Separation Anxiety is a term that we hear a lot these days but it is often used loosely. True separation anxiety is a clinical condition that needs to be treated with medication prescribed by a vet.
Here are two examples of true separation anxiety:
- Two newly rescued small dogs who ate through a double sided gyprock wall while the new owners were out for less than 4 hours.
- A dog who, when left alone, even for 30 minutes, would salivate so badly that, when the owners returned, the floor was saturated with his saliva and he himself was drenched in it.
If you have a dog who behaves like this, you need to engage a positive reinforcement trainer without delay. This person will undoubtedly refer you to a veterinary behaviourist and together these two professionals will work with you and your dog.
There are other behaviours that can indicate that your dog worries about being without you. Digging holes in the garden, chewing the furniture, barking, and frantic greeting behaviours (or attempts to stop us from leaving without them) can fit into this category. Often though, being alone is simply a life-skill that we haven’t taught.
So, how can I train my dog to be happy when alone?
Like all animals, dogs learn by association. For this reason, you need to change the association between your absence and your dog’s worry.
- Reward calm behaviours. Any time you see your dog sitting calmly or lying down, praise it quietly and toss a treat to it. Use a particular phrase, for example, “Gooood boy/girl, calm” -- the words don’t matter, but the soft, calm tone of voice does. When leaving the house, don’t make a big deal of it. If you behave as if it’s a big deal, your dog will think it is.
- If your dog is racing around madly when it thinks you are leaving, ask him or her to sit or lie quietly down, and use the phrase from (1) above. When your dog has calmed down, reward calmly with a treat that the dog really values. Practice this at times other than when you actually want to leave - it’s hard to be calm yourself, if this is making you late!!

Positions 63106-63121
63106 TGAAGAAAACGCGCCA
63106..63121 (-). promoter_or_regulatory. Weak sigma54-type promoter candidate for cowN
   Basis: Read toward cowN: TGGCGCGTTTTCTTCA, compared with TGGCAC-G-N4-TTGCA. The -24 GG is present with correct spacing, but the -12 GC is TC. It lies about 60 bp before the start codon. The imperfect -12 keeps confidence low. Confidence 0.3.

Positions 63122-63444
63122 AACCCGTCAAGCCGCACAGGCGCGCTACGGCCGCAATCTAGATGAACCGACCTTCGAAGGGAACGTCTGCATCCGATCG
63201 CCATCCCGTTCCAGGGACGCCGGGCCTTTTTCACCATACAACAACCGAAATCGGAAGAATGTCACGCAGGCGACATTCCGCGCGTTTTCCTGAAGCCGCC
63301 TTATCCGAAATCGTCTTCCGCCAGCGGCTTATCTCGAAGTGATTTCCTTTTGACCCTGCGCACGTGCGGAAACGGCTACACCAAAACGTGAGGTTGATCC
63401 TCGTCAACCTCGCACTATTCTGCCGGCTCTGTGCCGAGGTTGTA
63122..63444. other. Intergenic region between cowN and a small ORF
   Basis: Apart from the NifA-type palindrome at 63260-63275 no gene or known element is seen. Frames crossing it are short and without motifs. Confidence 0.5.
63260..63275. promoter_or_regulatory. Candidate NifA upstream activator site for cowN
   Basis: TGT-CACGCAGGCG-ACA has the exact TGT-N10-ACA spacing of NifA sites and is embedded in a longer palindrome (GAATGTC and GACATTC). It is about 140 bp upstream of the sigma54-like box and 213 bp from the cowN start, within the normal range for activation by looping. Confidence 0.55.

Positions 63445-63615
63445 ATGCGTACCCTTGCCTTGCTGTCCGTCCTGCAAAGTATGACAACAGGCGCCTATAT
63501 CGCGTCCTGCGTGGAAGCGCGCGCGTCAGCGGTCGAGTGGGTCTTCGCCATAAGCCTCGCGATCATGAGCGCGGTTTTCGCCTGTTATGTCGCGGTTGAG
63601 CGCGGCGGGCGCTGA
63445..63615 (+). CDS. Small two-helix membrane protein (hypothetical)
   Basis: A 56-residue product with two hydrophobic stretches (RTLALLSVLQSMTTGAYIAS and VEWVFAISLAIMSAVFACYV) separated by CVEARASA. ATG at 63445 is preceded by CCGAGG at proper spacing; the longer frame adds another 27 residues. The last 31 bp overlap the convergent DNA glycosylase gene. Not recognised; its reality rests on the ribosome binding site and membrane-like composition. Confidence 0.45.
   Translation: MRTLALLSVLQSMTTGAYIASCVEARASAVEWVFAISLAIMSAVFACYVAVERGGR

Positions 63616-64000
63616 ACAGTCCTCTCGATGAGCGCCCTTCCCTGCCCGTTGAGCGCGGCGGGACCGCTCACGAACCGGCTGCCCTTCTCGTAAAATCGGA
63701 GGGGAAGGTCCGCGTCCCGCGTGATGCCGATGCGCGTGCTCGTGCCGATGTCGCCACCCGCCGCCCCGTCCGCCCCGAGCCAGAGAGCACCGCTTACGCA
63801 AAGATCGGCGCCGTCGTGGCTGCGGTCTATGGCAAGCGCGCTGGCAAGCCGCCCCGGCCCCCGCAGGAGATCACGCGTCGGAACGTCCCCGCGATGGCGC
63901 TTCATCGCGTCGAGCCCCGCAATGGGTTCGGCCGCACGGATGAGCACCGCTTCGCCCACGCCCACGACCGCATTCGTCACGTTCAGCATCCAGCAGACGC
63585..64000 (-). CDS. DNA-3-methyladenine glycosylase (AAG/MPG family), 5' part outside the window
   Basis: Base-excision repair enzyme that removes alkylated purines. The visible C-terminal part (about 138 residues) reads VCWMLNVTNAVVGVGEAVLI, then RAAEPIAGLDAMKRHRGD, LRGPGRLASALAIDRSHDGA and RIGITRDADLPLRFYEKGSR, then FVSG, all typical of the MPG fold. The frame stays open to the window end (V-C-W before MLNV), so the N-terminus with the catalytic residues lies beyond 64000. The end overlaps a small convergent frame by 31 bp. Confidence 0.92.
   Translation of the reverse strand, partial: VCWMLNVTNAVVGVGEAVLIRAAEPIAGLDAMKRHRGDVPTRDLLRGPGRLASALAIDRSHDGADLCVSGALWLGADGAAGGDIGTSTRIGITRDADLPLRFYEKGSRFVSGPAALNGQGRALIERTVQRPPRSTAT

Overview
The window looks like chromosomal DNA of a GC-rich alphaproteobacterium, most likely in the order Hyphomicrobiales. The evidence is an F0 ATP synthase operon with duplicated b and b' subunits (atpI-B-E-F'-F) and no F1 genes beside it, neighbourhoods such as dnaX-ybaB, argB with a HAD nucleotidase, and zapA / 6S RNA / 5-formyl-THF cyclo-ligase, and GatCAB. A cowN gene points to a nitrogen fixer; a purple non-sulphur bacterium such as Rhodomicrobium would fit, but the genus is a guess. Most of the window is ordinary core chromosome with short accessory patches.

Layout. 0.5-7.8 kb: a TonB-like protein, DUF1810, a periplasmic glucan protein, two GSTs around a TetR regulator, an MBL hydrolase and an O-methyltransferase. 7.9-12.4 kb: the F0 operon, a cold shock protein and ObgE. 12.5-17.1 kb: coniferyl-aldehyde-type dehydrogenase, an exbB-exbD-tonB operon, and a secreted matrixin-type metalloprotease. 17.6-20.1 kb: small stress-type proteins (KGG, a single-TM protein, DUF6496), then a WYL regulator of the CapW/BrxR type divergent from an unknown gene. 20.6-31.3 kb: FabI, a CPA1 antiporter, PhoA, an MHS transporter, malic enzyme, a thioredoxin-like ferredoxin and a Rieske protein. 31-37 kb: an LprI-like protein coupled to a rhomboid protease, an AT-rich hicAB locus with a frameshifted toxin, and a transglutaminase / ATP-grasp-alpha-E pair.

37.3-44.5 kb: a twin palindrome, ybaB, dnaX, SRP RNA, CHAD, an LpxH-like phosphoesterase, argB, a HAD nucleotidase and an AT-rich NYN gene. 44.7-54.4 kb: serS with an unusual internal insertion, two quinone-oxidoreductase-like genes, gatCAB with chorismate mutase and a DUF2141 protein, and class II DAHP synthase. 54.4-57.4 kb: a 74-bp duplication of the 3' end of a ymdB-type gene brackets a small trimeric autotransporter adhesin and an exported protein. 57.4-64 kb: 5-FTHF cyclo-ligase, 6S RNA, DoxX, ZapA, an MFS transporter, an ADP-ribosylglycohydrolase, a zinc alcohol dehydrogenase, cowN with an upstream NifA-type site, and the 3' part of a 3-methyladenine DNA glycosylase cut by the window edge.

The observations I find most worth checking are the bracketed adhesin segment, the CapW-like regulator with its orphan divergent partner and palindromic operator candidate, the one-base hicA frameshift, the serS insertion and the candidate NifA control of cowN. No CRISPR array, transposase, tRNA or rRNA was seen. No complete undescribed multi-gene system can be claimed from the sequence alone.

- Leave chewies and toys stuffed with food when you leave. Start by going away for only a few minutes, gradually extending the length of time until your dog barely notices your absence. DO NOT leave rawhide chews of any kind - your dog may choke on them.
- Use differing cues for differing lengths of time you will be absent. This might be something like “Back soon!” if you’re just going to put the bins out, or “See you later!” coupled with the chewie or food puzzle toys if you are going to be gone for quite a while.
- Use the kibble portion of their food as a food hunt - teach them to hunt for it in the grass of the lawn, or around the house if your dog stays inside, and then fling it out before you leave. They’ll get nicely tired and settle down for a sleep once they’re finished.
- Use meal times as a training opportunity by feeding them in a separate room so they look forward to being alone! Use food puzzle toys instead of a food bowl, so the time they are alone is extended and they are enjoying the time. Don’t shut them away, though - the dog needs to be able to make the choice to stay with its food or rejoin the family, and this empowerment helps reduce the anxiety.
- Leave a radio or television on when you’re not home so unexpected sounds are muffled and not a trigger to become worried.
- When you come home, put your bags down and greet your dog quietly and calmly, with body contact, for at least a minute to begin with. This allows the dog to make reconnection with you, and as time passes, and your dog feels more confident in your absence, s/he may well choose to break off the connection sooner.
If none of these things work, or your dog is clearly distressed when you’re not at home, contact a professional by visiting our member directory to find one nearest you.